Theatre Review: Magnetic North: Lear

Image: Guntar Kravis

Image: Guntar Kravis

LEAR

Philip McKee | Toronto ON | Magnetic North 2014, Halifax
June 21-24 | Spatz Theatre Atrium

Philip McKee's Lear has gutted and skinned Shakespeare’s King Lear in its adaptation. What's left of the body, all muscle and bone, is still living and tragic. In fact, the play omits the deaths of the original entirely, while preserving the themes of shifting power, age, and inheritance. Lear uses the human body as an emotional shortcut to carry out these themes and peel away from Shakespeare's plot and dialogue.

The play opens with a recording between director, Philip McKee, and leading role, Clare Coulter. The dialogue sets up the frame work for a parallel plot. The young director, who plays Cordelia, represents a potential heir, a shift in power. Coulter, a seventy year old Canadian actress, plays King Lear. The fiery dialogue transitions into the famous first act; Lear declares the daughter that loves him the most will inherit the greater part of his kingdom. Goneril (Liz Peterson) and Regan (Amy Nostbakken) are quick to contend in flattery, while Cordelia, Lear's youngest and favourite daughter, refuses to take part. Lear leaves the stage distraught, Goneril and Regan now crowned, and Cordelia unaffected. The plot is set up for a bifold deconstruction, theatre about theatre. These are the bones.

Lear moves on with a series of deliberate cuts. Save for Lear himself, all the male characters of the original play have been dropped. This draws immediate attention to the cast, a single male actor to play Cordelia. The body takes place of dialogue. In an elaborate display, Lear trades his costume of pants and a crown for a floral print dress, clearly no longer in king's attire. The audience is re-seated on stage, representing a two-part shift in power. Lear has his dress snipped off by the younger cast members, and bare skin painted white by Goneril and Regan. The vulnerability of Lear's character, and Coulter as an aging female performer, comes across immediately. The line between actor and character isn't clear.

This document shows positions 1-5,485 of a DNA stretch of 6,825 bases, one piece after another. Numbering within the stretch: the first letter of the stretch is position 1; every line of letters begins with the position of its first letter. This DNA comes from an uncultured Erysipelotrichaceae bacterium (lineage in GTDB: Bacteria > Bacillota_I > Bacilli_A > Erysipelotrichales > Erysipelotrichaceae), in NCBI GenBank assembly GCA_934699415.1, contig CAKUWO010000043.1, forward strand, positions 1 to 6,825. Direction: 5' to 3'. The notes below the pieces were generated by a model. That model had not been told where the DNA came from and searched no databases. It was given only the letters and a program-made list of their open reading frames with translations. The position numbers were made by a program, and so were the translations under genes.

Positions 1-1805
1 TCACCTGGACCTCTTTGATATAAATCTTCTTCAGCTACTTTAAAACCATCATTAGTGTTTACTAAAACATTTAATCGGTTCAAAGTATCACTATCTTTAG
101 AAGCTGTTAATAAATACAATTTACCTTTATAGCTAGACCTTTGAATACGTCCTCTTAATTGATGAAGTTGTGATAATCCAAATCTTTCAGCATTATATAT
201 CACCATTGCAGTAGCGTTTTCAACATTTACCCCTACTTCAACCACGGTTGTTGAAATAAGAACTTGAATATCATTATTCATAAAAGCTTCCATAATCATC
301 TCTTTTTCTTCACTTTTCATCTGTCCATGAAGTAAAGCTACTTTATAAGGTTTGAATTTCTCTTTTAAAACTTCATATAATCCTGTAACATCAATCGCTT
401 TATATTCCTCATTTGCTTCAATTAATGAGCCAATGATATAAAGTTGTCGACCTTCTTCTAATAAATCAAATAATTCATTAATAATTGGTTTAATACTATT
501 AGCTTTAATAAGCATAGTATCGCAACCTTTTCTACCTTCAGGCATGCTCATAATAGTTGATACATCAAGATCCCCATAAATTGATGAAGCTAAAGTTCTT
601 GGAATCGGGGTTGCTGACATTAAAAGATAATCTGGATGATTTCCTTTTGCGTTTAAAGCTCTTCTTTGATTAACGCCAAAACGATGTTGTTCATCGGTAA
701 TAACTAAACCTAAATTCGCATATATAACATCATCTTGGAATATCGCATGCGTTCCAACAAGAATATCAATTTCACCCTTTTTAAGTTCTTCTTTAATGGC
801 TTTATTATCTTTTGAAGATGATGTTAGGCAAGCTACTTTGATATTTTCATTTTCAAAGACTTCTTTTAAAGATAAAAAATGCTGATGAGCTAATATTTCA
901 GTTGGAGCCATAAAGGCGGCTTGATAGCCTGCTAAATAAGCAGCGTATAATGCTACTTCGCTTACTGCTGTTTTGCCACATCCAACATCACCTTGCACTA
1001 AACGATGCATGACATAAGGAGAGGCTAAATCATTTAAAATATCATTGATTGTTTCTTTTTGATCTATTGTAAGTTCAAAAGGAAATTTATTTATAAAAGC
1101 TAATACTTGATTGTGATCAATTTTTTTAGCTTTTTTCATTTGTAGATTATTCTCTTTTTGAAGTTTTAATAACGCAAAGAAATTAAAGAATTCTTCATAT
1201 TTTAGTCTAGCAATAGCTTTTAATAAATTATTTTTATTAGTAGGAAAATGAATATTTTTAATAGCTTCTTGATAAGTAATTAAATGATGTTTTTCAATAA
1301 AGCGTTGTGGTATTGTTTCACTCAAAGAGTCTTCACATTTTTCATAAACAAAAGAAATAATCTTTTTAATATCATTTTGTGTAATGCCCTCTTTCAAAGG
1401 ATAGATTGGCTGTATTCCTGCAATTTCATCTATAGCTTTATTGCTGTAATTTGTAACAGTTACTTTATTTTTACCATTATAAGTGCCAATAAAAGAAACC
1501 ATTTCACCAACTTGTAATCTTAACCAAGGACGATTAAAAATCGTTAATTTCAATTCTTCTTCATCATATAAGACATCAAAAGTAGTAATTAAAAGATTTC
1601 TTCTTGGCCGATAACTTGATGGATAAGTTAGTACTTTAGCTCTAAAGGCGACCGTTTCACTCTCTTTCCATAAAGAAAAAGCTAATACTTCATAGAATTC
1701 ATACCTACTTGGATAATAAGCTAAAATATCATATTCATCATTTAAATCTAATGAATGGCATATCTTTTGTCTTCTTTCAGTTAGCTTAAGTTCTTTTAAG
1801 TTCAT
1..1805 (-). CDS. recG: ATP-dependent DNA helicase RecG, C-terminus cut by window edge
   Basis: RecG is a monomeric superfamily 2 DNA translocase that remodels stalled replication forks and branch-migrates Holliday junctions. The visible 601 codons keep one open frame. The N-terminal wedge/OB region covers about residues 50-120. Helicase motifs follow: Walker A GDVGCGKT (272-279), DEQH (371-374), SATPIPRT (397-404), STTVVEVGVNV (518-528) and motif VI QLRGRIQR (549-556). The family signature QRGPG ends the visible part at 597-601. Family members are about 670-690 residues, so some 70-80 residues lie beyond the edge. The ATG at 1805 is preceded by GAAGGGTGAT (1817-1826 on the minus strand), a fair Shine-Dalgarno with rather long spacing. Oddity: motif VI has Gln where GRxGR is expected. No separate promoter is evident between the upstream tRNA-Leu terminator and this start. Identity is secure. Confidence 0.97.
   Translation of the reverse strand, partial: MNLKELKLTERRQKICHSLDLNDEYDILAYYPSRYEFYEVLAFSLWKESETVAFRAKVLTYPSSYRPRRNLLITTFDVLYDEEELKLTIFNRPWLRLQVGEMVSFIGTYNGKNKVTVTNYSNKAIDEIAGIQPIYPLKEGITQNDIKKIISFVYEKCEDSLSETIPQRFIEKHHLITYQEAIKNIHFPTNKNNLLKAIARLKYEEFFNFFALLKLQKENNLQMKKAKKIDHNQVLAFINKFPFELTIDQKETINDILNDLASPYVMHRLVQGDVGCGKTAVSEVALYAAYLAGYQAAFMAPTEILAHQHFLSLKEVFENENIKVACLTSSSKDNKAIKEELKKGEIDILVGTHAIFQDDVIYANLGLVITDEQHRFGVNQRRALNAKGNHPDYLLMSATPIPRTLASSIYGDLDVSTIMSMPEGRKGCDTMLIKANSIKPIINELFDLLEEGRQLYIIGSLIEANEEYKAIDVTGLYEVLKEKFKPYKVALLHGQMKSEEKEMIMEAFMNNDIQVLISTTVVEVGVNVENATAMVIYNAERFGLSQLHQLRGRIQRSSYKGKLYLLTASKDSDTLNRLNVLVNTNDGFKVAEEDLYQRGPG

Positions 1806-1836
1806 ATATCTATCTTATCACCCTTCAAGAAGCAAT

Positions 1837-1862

The younger female body is then put to test in an interpretive dance off performed by Peterson and Nostbakken. Both women have changed into cotton dresses, and compete for power until they have physically exhausted themselves. The audience, left to face an empty auditorium, considers a question akin the original play: who should rule now? Shakespeare limits the options by killing off half the cast, including Goneril, Cordelia, and Lear. In what appears to be an optimistic turn for the deconstruction, McKee's production ends with Lear left in the care of Cordelia. McKee, the only actor left wearing pants. Cordelia, a nearly absent character, represents the most rational heir. In parallel, McKee as director creates a place for Coulter within the contemporary theatre. But the space it creates is a box made of mirrors, and it isn't flattering at all angles.

McKee's production of Lear takes on the expected themes of King Lear: power, age, and inheritance. It directly parallels those themes of monarchy to new and old schools of theatre, and by keeping the entire cast alive, perhaps suggests a partnership between the two. Coulter's performance of Lear is striking and true. But the tragedy is in the ambiguous conclusion and not in hamartia. Even for the lack of death involved, this is a new kind of tragedy.